Super Tuesday boosted former Massachusetts Gov. Mitt Romney's hopes to be the Republican nominee for president, but his inability to pull decisively ahead despite a vast campaign financing advantage only adds to questions about his chances of defeating President Barack Obama in November.
Romney took a razor-thin win in Ohio, as well as wins in Virginia, Vermont, Idaho, Alaska and Massachusetts. Former Pennsylvania Sen. Rick Santorum won in Tennessee, Oklahoma and North Dakota and was the extremely close second-place finisher in Ohio, though he is running on a shoestring budget. Former House Speaker Newt Gingrich won overwhelmingly in Georgia.
So far, Romney has been able to win only two states in the South: Florida and Virginia. But Florida is demographically quite different from other, more conservative Southern states, and in Virginia, Romney benefited from the fact that the two more conservative GOP candidates -- Santorum and Gingrich -- were not on the ballot.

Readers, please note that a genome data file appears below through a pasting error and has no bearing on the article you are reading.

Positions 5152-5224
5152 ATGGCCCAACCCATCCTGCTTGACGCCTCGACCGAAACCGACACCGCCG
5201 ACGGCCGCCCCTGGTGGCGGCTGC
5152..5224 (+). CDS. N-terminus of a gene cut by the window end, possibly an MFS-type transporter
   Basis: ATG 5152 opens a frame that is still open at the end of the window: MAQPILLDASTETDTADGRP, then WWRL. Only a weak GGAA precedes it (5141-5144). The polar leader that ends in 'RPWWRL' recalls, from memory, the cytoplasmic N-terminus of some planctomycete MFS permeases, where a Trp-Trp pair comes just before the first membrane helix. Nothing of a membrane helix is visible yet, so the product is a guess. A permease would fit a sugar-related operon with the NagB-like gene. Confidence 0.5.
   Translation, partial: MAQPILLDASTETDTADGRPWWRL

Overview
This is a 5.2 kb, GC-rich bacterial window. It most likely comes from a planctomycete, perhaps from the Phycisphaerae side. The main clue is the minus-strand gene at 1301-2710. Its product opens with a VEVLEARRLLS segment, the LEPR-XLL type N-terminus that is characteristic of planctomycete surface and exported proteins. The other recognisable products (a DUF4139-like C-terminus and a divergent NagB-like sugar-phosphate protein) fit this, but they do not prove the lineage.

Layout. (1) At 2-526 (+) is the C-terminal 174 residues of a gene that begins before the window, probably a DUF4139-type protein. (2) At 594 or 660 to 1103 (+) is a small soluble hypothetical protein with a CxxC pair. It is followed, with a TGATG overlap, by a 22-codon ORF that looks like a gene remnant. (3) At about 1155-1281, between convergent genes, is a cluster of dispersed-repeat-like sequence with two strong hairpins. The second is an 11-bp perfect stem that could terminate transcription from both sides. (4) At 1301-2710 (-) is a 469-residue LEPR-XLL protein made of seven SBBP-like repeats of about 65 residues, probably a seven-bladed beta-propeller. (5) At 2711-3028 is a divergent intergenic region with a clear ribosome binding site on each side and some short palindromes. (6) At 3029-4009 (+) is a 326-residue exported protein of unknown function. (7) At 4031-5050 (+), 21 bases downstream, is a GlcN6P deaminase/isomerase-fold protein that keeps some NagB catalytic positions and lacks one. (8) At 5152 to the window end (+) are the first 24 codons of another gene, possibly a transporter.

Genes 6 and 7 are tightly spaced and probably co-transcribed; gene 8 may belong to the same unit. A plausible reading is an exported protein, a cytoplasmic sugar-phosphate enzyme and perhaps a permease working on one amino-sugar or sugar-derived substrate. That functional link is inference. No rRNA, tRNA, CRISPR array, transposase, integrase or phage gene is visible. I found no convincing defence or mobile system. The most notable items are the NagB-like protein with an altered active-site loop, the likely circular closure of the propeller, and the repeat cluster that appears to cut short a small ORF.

The reality is, Romney is struggling to motivate conservatives. That may not be too important in states such as Tennessee and Georgia, which are unlikely to vote for ultraliberal Obama no matter who the Republican candidate is. But it is far more problematic in swing states such as Ohio, where Romney won Tuesday but with less than two-fifths of the vote. The combined Ohio votes of Santorum and Gingrich exceeded 50 percent, which hints anew that moderate Romney's success so far in the primaries is in considerable measure linked to the splitting of more conservative votes.
The Republican nominee will have to win a number of swing states to defeat Obama in the fall, but it is uncertain whether crucial conservative voters would turn out in sufficient numbers for Romney in those states.
Despite Romney's higher delegate total so far, for many Republican voters, he has not yet sealed the deal.